In the last few weeks you may have read the study released by the Indiana Office of Tourism or even the press release about the study completed for Cass County on the economic benefit of tourism. It is big business! Excluding the government, it is the sixth largest business in Indiana and in 2012 created $10 billion in revenue for Indiana businesses.
Tourism can take many forms: business, convention and sports travel to culinary, cultural and agri-tourism. Today, let’s talk about youth sports.
Is kids’ sports big business in the tourism world? You bet! According to Don Schumaker, the executive director of the National Association of Sports Commission, parents will spend $7 billion in the travel associated with youth sports. Anyone who has visited a youth sporting event knows that not only do the parents attend, but also the siblings and a lot of the times the grandparents.
Bowling, soccer, baseball, softball and basketball! As a grandparent, I have attended out-of-town games for all of these sports and at times found it hard to locate a seat among all of the other fans. Some parents are staying an extra day and making what some tourism officials are calling “playcations.” They add a visit to an attraction or use the extra day to relax by the hotel pool before heading back home to plan for their next sporting event.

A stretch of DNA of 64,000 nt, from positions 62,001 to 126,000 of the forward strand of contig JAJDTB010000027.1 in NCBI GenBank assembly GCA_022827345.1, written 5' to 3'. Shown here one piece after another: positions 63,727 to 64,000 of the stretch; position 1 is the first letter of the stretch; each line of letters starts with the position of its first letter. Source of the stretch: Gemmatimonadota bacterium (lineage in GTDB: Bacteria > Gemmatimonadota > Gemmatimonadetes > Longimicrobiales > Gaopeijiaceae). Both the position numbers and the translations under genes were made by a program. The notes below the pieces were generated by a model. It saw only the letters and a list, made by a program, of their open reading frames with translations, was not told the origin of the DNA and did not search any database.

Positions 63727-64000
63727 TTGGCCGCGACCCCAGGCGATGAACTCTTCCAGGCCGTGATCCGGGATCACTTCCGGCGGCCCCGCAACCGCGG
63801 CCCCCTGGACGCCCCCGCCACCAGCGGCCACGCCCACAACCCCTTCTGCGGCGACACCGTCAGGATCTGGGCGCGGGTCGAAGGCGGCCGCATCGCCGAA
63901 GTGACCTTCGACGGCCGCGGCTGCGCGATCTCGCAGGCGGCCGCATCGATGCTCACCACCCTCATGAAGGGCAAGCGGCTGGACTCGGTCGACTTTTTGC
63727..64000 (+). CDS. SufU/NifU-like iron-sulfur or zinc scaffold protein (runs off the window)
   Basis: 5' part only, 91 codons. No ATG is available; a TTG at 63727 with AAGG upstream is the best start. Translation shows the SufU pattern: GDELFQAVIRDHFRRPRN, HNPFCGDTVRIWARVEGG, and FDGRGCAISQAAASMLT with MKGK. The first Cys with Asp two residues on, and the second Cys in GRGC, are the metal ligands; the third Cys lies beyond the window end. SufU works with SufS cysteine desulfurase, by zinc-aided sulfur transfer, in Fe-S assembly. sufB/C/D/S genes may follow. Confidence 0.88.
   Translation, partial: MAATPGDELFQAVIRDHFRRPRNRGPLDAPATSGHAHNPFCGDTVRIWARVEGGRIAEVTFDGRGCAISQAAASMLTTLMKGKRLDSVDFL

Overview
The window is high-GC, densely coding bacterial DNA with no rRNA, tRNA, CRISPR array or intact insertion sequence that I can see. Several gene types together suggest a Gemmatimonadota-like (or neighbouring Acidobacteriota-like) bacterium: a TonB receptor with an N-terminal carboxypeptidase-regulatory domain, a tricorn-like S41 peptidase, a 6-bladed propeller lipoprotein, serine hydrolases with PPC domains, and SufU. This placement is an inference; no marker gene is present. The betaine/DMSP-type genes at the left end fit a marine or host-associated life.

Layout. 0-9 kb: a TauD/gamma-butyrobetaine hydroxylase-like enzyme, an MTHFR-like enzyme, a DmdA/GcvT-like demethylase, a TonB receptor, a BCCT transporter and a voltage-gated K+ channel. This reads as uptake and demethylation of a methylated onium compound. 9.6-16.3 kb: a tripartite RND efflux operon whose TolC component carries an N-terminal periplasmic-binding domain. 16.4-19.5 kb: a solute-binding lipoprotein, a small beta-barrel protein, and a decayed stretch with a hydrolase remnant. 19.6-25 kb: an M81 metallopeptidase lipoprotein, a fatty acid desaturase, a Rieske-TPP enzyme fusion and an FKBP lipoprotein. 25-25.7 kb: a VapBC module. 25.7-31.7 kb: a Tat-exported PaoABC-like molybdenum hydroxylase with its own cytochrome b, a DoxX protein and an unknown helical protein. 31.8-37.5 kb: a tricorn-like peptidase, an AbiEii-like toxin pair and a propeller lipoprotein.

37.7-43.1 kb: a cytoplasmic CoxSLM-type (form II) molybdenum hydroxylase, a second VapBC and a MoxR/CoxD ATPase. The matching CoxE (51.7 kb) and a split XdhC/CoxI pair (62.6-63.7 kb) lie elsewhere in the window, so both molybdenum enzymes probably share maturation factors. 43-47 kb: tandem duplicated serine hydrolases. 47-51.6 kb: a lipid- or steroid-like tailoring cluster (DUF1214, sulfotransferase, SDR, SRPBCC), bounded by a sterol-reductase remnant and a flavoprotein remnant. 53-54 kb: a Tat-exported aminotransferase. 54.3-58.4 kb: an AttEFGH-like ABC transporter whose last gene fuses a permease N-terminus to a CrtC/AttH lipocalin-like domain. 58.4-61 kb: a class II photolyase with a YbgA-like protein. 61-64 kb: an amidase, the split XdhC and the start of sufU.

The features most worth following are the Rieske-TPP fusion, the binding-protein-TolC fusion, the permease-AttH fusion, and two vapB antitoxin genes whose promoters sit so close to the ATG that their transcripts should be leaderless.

Spending during your “playcation” can include lodging, restaurants, fees to enter the event, parking, a visit to an attraction and travel (are you getting the picture?).
When we travel to see our grandchildren, the spending has, in the past, included new bowling shoes for DaCotah (he is 16 and outgrows everything), a new bat for Levi (yeah, we heard that ping you hear when the core breaks) and a new pair of sliding shorts for Lily (because she just plain forgot to pack hers). In other words, like many, many other families, we have done our part to be a boon to the economy in several Indiana cities.